RIO DE JANIERO - The world turns its attention to Rio de Janeiro tonight for opening ceremonies of the Olympic Summer Games where Team USA is ready to take on the world.
The U.S. is represented by 554 athletes - 292 of them are women. That's the most women who have competed for any country.
Here's a closer look at some of the athletes to watch, with the American women leading the way.
The USA women's soccer team's 2-0 win over New Zealand August 4 sets them on the right path to clinch their fourth gold medal and underscores the continued dominance of American women.
"They rule. In London, more American women won gold than American men. Women's basketball, they dominate. The Williams sisters. They both won four gold medals, they can both win in singles," says NBC Sportscaster, Mary Carillo.
We didn't think we'd see Michael Phelps here in Rio.
"No, no. He said he was done in London. He already won 22 Olympic medals, 18 of them his favorite color: gold. But now he's coming back, and he's got a chance - a very legitimate chance, Lester - of taking on maybe three more golds," says Carillo.
And don't forget the splash American Katie Lendecky made four years ago.
"She comes into London, a 15-year-old, wins the 800 freestyle, stuns the world, four years later she could win a fistful of golds. She wins by breathtaking margins," says Carillo.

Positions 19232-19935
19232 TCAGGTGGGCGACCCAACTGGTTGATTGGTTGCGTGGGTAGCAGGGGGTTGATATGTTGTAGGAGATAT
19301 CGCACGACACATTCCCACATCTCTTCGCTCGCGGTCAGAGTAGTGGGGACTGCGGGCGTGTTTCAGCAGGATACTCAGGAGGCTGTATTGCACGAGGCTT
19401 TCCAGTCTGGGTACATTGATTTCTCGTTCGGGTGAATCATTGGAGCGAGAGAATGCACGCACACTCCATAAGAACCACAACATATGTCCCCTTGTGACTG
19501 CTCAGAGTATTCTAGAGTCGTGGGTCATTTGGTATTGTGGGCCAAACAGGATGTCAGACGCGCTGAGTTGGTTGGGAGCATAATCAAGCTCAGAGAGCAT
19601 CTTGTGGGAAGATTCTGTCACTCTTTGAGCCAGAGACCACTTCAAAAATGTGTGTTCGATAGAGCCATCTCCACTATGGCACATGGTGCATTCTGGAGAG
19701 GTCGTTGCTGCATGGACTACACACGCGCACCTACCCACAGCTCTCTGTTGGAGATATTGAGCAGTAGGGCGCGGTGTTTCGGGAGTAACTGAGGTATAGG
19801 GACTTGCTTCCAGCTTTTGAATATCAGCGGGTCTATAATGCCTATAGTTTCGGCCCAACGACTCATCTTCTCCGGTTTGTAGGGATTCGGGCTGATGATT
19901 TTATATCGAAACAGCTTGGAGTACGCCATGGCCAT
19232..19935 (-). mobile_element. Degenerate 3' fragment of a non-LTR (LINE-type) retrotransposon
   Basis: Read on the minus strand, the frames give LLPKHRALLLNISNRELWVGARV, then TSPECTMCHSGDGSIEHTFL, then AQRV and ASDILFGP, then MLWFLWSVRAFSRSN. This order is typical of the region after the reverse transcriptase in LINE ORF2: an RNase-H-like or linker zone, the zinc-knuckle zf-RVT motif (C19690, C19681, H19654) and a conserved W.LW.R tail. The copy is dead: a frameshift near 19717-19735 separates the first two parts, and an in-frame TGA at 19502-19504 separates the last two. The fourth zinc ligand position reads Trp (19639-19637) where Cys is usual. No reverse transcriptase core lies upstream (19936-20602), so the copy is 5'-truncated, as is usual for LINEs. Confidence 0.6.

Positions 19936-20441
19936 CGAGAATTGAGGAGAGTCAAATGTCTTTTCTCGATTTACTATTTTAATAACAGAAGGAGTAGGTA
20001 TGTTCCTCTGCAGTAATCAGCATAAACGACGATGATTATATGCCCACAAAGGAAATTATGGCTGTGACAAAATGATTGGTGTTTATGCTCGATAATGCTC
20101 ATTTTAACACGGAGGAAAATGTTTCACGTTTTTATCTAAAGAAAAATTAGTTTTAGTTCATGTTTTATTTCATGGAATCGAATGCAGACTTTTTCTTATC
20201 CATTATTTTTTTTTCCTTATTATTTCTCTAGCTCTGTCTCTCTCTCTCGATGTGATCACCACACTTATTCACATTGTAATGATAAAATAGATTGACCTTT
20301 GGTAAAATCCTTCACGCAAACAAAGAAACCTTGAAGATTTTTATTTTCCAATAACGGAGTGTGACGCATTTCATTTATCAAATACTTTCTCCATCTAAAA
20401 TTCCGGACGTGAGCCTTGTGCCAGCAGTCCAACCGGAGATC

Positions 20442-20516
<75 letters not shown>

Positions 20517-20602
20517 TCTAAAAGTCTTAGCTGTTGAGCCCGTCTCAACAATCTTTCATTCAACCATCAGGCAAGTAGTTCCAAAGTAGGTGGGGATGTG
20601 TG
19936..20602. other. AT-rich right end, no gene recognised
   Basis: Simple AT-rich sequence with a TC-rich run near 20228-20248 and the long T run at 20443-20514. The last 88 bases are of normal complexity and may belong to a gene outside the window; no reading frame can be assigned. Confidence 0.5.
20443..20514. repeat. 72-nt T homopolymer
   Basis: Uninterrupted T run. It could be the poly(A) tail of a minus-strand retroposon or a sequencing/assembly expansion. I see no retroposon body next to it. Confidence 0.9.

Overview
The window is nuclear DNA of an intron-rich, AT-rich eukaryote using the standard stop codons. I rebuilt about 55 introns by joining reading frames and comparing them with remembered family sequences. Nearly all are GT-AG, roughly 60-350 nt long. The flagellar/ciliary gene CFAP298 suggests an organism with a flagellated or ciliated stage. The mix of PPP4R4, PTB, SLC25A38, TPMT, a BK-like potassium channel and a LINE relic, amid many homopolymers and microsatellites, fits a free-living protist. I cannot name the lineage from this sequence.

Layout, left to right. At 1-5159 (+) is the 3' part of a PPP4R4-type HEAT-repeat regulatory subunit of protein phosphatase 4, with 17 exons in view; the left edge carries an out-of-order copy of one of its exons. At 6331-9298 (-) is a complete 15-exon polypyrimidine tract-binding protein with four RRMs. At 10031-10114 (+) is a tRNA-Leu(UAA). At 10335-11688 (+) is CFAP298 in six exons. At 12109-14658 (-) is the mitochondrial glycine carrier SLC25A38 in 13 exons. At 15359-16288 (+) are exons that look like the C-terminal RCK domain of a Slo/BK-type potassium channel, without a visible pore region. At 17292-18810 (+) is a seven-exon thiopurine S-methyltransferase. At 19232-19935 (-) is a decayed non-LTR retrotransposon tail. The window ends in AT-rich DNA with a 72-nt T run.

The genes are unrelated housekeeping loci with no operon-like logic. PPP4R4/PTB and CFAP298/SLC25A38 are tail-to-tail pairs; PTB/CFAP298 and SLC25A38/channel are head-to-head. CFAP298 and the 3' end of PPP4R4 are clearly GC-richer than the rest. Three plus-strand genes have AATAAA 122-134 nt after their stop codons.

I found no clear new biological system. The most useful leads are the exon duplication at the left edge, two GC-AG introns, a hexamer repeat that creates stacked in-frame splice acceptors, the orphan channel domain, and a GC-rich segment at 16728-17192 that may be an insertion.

In gymnastics, Mary says watch out for American newcomer Simone Biles.
"I'm telling you, this kid's got real heft, and she does things that nobody else has seen before. She, I truly believe, is one of the greatest athletes that anyone has ever seen," says Carillo.
And Mary says don't count out Jamaican sprinter Usain Bolt.
"Yeah, he's a little dinged up, but he's as big a presence as anyone," says Carillo.
This is Olympics number 13 for Mary, who has extra reason to love this one.
"I've been watching so much television, so much political pie fighting all summer, and you are here, the candidates talk about 'this is what America represents.' This is what america represents. I just love the idea that the American flag is going to go up for the next 17 days, and it's gonna mean something special, and people have relief from all that political fatigue. I don't have to tell you what that's been like," says Carillo.